The view in many parts of Brussels is that the future of Europe, at least for the next few years, will not be decided by the ever more unpopular elections for the European parliament in 2014, but by the German electorate on 22 September.
Chancellor Merkel is set to be elected for the third time, consolidating her position as the de facto leader of Europe and, according to Forbes, the second most powerful politician in the world.
On the business publication’s list of the 71 most influential, none of the EU’s leaders, Ashton, Barroso, Schulz or Van Rompuy appear.
Germany has come out of the crisis with growth, low unemployment and banks stuffed with euros. On the downside, Germany is not well loved in large parts of the union.
Merkel’s persistence in resolving endemic budgetary problems with emergency surgical procedures created a wall of discontent in the EU. Not only in southern Europe, other partners also feel threatened.
The crisis has also opened up the hidden flaws of the union to the gaze of the public. While some talk of greater and deeper integration, UK Premier, David Cameron has found in Angela Merkel an ally in his aim to urge reform of the EU, including transferring more power to member states.
This was demonstrated during their recent meeting, where Merkel made every effort to welcome Cameron, even resorting to the lengthy informal family visit, including a rare apparence from her husband. The pair got on well, but on Merkel’s desk New Europe has been informed, was a note concerning the activities of some of her guest’s party members, who have been very busy in Brussels and Berlin.
Together with the Eurosceptic think tank, Open Europe and the European Conservatives and Reformers (ECR) think tank, New Direction, there has been quiet support for a new party, Alternative for Germany.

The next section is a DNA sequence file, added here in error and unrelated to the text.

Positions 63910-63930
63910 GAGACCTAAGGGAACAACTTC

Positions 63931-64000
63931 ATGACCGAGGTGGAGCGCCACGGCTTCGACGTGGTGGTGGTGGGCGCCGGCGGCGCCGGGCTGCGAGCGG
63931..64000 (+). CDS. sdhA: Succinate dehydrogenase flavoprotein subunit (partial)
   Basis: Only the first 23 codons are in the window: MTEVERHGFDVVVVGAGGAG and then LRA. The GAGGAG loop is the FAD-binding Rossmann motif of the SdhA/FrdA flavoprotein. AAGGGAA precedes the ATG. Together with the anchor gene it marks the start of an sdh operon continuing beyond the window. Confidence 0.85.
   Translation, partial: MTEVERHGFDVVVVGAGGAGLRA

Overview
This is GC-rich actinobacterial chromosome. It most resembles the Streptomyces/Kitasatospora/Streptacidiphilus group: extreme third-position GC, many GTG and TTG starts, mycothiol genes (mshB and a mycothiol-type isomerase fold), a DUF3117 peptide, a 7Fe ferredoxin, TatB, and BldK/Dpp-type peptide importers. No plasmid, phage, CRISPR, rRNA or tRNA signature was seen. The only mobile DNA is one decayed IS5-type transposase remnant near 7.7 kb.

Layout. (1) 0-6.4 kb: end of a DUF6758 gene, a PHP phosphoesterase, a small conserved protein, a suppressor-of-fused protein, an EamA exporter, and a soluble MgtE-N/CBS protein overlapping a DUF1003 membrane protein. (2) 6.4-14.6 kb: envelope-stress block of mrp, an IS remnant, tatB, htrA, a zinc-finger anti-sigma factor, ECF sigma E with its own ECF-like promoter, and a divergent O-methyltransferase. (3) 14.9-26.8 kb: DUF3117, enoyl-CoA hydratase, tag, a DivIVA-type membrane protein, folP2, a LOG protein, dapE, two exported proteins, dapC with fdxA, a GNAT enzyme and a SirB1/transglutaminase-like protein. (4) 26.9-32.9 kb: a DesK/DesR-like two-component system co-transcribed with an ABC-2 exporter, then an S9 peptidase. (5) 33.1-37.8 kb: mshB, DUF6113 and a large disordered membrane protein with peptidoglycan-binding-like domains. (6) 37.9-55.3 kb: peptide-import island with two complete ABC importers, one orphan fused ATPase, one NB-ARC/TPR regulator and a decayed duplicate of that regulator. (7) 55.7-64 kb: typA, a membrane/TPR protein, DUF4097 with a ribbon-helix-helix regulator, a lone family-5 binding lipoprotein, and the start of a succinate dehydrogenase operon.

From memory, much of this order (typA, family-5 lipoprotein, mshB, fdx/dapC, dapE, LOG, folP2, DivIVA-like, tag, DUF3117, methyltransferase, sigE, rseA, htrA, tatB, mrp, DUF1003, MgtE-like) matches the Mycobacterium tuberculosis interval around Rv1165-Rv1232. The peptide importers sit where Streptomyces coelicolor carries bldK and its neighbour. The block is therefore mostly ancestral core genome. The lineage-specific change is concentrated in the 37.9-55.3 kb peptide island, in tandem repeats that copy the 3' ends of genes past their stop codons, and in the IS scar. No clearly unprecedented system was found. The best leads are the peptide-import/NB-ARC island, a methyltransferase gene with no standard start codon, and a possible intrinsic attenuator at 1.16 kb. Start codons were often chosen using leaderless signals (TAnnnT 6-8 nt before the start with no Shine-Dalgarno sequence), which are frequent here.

This party is openly against euro, which it considers a failure. They hope to break the 5% barrier and sending deputies to the Bundestag, which could create several and serious problems, not only to the German government, but also to the whole process of European integration.
The party, Alternative für Deutschland (AfD), was formed last April at the initiative of economists, professors and journalists, all of them former members or supporters of CDU and FDP.
‘Amateurs’ according to their enemies from the right-wing parties, xenophobes according th the left, they focus on the problems euro created for the European economy.
According to the leaders of The Alternative, the euro has failed as a currency and if European countries desire to proceed towards further European integration, they will have to abandon it.
For them it is clear that Germany has to stop any further financial aid to the South. The old glorious German currency, the Mark, should be readopted if possible. As an alternative to the Mark, they could accept a two class euro.
A first class ‘saints euro’, the currency of the rich and budgetary ordered countries. A second class ‘sinners euro’ of the poor, good for the South and any budgetary ‘weak’ country.